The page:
Even if we consider ourselves the best writers of Brony erotica on the Internet, most of us don’t like to talk openly about our sexual fantasies. If we ever do, we tend to keep it strictly vanilla. (“I like blondes with big boobs,” “I like billionaires that look like Jamie Dornan.”) Yet science says that your fantasies are less vanilla than you want us to believe. In fact, it says that your tastes are downright weird.
In 2014, researchers in Canada surveyed over 1,500 adults to find out what their fantasy lives involved. From there, the researchers broke down the fantasies into common themes and assigned them a number for how statistically likely they were to show up among either men or women. The results make for some interesting reading.
For example, over 80 percent of both genders daydream about having sex in “an unusual place.” Over half of women and over two-thirds of men fantasize about having sex in front of members of the public while over half of both genders dream of being dominated. Nearly two-thirds of all men got off on the idea of watching a stranger undress without them knowing. Over half of all women felt turned on by the idea of having sex with more than three people at once.
We’re still not on the weirdest stuff yet. About 45 percent of men imagined having sex with two men, even though only 3.6 percent of study respondents identified as homosexual. Nearly one-quarter were attracted to the idea of flashing their genitals in a public place.
Meanwhile, around one-third of women liked the idea of being forced to have sex, and 41 percent were into tying someone up to gain sexual pleasure. In short, science says that you’ve probably got some incredibly strange stuff going on in your head. But then again, so does everyone else you know.
4 You Probably Hate Your Friends
Friends are meant to be the plus points of our existence, the high-score bonus we get as a reward for putting up with family. There’s even scientific evidence that friends are awesome: Studies have shown that having strong social ties can be even better for your health than quitting smoking (LINK 10).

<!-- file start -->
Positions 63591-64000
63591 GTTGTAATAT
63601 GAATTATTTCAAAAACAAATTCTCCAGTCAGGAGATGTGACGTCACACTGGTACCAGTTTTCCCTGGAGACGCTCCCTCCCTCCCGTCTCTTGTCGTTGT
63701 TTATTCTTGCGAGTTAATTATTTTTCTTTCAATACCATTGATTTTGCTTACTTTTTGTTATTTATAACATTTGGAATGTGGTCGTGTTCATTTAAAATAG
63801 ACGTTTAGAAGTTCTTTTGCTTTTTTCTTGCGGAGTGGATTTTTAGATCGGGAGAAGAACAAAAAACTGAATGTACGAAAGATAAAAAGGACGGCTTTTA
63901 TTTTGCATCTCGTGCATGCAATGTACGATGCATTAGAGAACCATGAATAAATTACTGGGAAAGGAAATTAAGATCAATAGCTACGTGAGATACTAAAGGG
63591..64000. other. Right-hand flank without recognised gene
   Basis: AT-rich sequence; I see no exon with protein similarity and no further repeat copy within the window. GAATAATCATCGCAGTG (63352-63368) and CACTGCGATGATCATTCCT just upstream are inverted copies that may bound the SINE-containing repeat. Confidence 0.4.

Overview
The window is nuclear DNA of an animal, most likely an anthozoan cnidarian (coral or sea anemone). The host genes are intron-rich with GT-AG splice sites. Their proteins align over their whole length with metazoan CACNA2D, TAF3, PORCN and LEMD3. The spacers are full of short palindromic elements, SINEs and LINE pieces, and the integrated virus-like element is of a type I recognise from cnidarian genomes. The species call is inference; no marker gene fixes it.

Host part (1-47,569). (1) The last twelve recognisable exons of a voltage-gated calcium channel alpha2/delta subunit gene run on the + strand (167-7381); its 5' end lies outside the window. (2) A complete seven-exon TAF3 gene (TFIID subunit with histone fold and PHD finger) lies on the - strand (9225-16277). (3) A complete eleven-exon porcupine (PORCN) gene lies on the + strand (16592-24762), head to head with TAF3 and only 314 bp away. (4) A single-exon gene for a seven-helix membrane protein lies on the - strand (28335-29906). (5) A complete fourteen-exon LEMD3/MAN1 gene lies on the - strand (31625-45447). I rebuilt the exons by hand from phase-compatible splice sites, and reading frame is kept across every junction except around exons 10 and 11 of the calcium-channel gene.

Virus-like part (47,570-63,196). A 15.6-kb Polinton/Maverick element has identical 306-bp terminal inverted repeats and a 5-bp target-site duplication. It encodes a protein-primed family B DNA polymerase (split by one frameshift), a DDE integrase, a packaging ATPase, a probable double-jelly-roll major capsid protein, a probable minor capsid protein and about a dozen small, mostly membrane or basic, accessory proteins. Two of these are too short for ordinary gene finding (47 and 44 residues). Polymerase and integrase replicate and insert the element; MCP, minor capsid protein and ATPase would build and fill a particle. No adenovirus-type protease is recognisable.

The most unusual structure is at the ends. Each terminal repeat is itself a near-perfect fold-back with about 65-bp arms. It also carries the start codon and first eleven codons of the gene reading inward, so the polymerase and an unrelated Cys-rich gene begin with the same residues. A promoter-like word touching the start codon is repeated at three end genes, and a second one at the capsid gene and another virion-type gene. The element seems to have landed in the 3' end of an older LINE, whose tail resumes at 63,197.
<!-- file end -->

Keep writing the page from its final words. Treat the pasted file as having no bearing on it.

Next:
However, most of us aren’t content to merely have good friends. We want to have bad friends as well. The likelihood is that most of you reading this have friends whom you basically love to hate.
Known as “frenemies,” the friend-nemesis is a growing phenomenon that’s getting new scientific attention. In most cases, these are people who stress us out—the guy who calls every single story we tell boring, the girl who looks down her nose at our every accomplishment. Yet we’re stuck with them due to loyalty or the fact that they’re good friends with the rest of our group. Although we’d probably call them “friends,” the reality is that they’re slowly killing us.
Spending time with frenemies has been linked to high blood pressure, insane stress levels, and even an increased risk of cancer. It may seem a bit weird, but trust us: You’re probably right to hate these particular “friends.”
3 You’re Probably A Nail-Biter
Like nose picking, nail-biting is one of those vaguely disgusting habits that nobody likes to admit to. Although your habit probably won’t spread a horrific disease and kill everyone and everything that you’ve ever loved, it’s still unpleasant. Yet just like nose picking, most of us have done it at one point or another in our lives. According to science, there’s a nearly 50-50 chance that you were a nail-biter during your teenage years.